I feel the same way about animal activists as I feel about anti-abortionists. Which is - get a fucking life already and stop pestering others who don't happen to share the same blinkered view of the world.

Okay, rant over.

JCNSmith said...

"The man places another jellyfish in the sea and bids it farewell. “Made a difference to that one, didn’t I?”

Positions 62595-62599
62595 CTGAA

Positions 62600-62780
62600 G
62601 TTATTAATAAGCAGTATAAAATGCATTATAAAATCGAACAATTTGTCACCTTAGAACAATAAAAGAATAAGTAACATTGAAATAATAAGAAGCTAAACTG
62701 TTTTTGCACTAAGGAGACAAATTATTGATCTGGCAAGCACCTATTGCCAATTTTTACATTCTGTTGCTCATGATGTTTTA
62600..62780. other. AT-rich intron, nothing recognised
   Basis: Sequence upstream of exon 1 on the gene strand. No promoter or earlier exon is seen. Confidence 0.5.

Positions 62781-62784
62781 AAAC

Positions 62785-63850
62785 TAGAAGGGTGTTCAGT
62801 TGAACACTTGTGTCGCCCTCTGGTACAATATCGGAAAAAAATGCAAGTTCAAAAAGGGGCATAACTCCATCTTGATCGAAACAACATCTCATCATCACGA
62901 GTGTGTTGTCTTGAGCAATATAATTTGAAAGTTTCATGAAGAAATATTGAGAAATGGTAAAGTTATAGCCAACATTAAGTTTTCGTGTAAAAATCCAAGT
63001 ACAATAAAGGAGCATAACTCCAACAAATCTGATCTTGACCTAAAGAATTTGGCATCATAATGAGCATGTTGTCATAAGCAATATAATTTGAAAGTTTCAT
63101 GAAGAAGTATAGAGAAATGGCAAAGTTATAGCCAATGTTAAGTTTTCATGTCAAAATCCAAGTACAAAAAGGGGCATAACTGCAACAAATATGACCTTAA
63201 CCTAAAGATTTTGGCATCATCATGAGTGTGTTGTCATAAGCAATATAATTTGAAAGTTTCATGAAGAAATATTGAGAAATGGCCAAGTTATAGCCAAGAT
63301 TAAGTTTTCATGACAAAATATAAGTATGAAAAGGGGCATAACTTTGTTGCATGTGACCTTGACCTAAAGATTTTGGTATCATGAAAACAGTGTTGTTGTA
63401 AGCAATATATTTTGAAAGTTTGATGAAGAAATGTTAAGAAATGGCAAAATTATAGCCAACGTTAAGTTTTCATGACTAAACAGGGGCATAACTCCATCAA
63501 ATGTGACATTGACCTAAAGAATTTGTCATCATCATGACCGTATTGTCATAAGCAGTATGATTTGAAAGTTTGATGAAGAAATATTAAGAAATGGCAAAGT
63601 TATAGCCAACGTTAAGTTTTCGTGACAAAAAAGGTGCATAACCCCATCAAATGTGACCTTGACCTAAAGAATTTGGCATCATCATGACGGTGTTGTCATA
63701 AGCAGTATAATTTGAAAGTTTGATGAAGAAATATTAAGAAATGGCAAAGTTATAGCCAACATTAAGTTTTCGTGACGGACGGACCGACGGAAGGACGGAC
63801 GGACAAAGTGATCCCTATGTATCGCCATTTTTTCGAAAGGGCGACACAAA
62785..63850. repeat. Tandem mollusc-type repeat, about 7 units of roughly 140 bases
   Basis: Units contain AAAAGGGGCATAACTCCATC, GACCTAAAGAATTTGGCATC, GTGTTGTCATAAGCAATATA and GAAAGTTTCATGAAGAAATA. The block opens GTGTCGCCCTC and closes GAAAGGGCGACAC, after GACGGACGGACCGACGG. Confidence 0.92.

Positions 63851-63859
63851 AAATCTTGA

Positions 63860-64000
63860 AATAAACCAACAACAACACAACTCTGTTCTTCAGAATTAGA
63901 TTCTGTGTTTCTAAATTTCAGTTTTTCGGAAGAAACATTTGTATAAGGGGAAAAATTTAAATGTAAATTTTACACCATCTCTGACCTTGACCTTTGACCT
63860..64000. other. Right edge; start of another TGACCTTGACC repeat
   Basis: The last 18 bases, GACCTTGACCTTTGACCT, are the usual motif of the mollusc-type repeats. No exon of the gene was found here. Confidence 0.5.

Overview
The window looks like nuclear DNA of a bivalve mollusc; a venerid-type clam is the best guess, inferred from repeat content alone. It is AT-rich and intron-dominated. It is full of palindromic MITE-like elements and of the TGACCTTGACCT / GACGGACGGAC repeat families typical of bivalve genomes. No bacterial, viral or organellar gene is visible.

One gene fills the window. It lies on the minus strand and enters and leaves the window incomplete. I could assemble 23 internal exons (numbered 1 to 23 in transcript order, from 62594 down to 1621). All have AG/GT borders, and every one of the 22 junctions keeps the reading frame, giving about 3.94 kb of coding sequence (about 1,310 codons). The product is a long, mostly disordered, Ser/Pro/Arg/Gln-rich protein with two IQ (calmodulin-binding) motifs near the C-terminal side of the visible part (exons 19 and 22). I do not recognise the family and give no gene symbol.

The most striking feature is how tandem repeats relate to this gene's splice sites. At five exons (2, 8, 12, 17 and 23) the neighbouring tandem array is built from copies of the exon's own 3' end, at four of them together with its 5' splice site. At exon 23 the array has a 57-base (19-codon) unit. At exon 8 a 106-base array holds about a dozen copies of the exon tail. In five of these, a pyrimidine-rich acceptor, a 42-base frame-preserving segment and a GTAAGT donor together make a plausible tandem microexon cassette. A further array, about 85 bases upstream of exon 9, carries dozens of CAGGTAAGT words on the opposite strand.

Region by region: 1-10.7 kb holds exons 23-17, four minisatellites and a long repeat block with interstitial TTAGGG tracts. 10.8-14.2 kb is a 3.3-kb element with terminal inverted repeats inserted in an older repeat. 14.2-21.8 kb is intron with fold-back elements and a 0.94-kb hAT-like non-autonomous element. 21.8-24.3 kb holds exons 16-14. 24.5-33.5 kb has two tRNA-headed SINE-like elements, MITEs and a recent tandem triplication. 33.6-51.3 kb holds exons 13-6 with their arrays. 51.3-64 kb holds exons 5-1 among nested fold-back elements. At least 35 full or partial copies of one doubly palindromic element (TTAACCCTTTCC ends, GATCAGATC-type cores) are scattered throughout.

Nice story! Would I be forever categorized as hopelessly bonkers for admitting to making it a habit to "rescue" earthworms stranded on sidewalks and perishing from dehydration? Why not? It costs me nothing to do so (other than a few askance glances from wary passersby who no doubt hope I'm not carrying sharp objects). Earthworms are notoriously benign and beneficial to other living creatures, including me. And I have a great deal of fun casually mentioning in conversations with friends that "I saved four lives today!" (Or whatever the number.) They are living things. Call it the golden rule extended to the animal kingdom, or call it a tiny, marginal example of enlightened self-interest, or just call it crazy.